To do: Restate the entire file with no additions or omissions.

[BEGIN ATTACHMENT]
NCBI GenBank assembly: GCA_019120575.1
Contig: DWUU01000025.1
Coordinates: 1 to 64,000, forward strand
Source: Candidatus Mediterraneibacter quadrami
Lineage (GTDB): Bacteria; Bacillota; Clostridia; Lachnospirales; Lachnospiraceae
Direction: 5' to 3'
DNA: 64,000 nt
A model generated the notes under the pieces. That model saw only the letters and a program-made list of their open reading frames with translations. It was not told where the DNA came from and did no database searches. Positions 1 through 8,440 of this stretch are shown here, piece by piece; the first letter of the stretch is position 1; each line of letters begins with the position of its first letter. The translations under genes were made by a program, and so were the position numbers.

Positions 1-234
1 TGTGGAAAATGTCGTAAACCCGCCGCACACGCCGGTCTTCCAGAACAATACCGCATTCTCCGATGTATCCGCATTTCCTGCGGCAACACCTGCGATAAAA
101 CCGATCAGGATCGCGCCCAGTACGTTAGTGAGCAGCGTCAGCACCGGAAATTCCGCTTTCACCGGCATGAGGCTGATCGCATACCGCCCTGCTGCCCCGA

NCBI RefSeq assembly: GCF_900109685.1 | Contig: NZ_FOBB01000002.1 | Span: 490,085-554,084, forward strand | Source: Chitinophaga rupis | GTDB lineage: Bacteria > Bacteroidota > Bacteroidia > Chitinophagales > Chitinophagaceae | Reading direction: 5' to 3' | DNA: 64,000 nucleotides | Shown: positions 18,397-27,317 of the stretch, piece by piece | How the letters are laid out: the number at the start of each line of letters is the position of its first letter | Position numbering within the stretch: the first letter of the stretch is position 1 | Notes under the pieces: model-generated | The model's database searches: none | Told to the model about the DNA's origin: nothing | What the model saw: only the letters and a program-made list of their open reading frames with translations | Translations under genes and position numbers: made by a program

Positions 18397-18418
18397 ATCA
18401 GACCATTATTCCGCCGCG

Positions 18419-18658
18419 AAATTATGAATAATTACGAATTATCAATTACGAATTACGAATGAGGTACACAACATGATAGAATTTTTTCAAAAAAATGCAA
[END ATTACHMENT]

NCBI GenBank assembly: GCA_019120575.1
Contig: DWUU01000025.1
Coordinates: 1 to 64,000, forward strand
Source: Candidatus Mediterraneibacter quadrami
Lineage (GTDB): Bacteria; Bacillota; Clostridia; Lachnospirales; Lachnospiraceae
Direction: 5' to 3'
DNA: 64,000 nt
A model generated the notes under the pieces. That model saw only the letters and a program-made list of their open reading frames with translations. It was not told where the DNA came from and did no database searches. Positions 1 through 8,440 of this stretch are shown here, piece by piece; the first letter of the stretch is position 1; each line of letters begins with the position of its first letter. The translations under genes were made by a program, and so were the position numbers.

Positions 1-234
1 TGTGGAAAATGTCGTAAACCCGCCGCACACGCCGGTCTTCCAGAACAATACCGCATTCTCCGATGTATCCGCATTTCCTGCGGCAACACCTGCGATAAAA
101 CCGATCAGGATCGCGCCCAGTACGTTAGTGAGCAGCGTCAGCACCGGAAATTCCGCTTTCACCGGCATGAGGCTGATCGCATACCGCCCTGCTGCCCCGA

NCBI RefSeq assembly: GCF_900109685.1 | Contig: NZ_FOBB01000002.1 | Span: 490,085-554,084, forward strand | Source: Chitinophaga rupis | GTDB lineage: Bacteria > Bacteroidota > Bacteroidia > Chitinophagales > Chitinophagaceae | Reading direction: 5' to 3' | DNA: 64,000 nucleotides | Shown: positions 18,397-27,317 of the stretch, piece by piece | How the letters are laid out: the number at the start of each line of letters is the position of its first letter | Position numbering within the stretch: the first letter of the stretch is position 1 | Notes under the pieces: model-generated | The model's database searches: none | Told to the model about the DNA's origin: nothing | What the model saw: only the letters and a program-made list of their open reading frames with translations | Translations under genes and position numbers: made by a program

Positions 18397-18418
18397 ATCA
18401 GACCATTATTCCGCCGCG

Positions 18419-18658
18419 AAATTATGAATAATTACGAATTATCAATTACGAATTACGAATGAGGTACACAACATGATAGAATTTTTTCAAAAAAATGCAA